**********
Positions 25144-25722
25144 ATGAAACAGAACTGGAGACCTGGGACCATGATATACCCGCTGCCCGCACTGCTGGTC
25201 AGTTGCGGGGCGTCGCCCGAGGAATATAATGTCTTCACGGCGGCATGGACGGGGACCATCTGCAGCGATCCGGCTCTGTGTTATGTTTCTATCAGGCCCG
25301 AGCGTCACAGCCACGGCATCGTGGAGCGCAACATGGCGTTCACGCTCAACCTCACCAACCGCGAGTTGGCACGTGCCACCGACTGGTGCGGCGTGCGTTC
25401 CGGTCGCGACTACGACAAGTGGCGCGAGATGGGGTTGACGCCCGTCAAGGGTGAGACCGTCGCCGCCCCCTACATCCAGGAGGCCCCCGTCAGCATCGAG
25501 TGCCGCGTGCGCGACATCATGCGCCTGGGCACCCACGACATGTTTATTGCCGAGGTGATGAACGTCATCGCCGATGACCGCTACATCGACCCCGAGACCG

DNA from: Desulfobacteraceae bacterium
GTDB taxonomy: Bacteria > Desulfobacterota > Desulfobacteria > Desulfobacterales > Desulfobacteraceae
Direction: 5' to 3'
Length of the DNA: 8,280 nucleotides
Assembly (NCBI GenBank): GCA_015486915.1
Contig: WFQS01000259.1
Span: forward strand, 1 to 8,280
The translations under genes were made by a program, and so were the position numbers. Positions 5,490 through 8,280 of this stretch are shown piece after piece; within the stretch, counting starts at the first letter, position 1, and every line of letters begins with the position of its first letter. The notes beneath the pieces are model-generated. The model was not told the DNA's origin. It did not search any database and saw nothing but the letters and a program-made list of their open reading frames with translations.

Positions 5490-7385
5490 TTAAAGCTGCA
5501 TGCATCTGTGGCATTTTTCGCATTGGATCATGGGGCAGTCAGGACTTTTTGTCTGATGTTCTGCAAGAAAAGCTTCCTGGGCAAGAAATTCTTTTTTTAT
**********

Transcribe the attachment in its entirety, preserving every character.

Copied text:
Positions 25144-25722
25144 ATGAAACAGAACTGGAGACCTGGGACCATGATATACCCGCTGCCCGCACTGCTGGTC
25201 AGTTGCGGGGCGTCGCCCGAGGAATATAATGTCTTCACGGCGGCATGGACGGGGACCATCTGCAGCGATCCGGCTCTGTGTTATGTTTCTATCAGGCCCG
25301 AGCGTCACAGCCACGGCATCGTGGAGCGCAACATGGCGTTCACGCTCAACCTCACCAACCGCGAGTTGGCACGTGCCACCGACTGGTGCGGCGTGCGTTC
25401 CGGTCGCGACTACGACAAGTGGCGCGAGATGGGGTTGACGCCCGTCAAGGGTGAGACCGTCGCCGCCCCCTACATCCAGGAGGCCCCCGTCAGCATCGAG
25501 TGCCGCGTGCGCGACATCATGCGCCTGGGCACCCACGACATGTTTATTGCCGAGGTGATGAACGTCATCGCCGATGACCGCTACATCGACCCCGAGACCG

DNA from: Desulfobacteraceae bacterium
GTDB taxonomy: Bacteria > Desulfobacterota > Desulfobacteria > Desulfobacterales > Desulfobacteraceae
Direction: 5' to 3'
Length of the DNA: 8,280 nucleotides
Assembly (NCBI GenBank): GCA_015486915.1
Contig: WFQS01000259.1
Span: forward strand, 1 to 8,280
The translations under genes were made by a program, and so were the position numbers. Positions 5,490 through 8,280 of this stretch are shown piece after piece; within the stretch, counting starts at the first letter, position 1, and every line of letters begins with the position of its first letter. The notes beneath the pieces are model-generated. The model was not told the DNA's origin. It did not search any database and saw nothing but the letters and a program-made list of their open reading frames with translations.

Positions 5490-7385
5490 TTAAAGCTGCA
5501 TGCATCTGTGGCATTTTTCGCATTGGATCATGGGGCAGTCAGGACTTTTTGTCTGATGTTCTGCAAGAAAAGCTTCCTGGGCAAGAAATTCTTTTTTTAT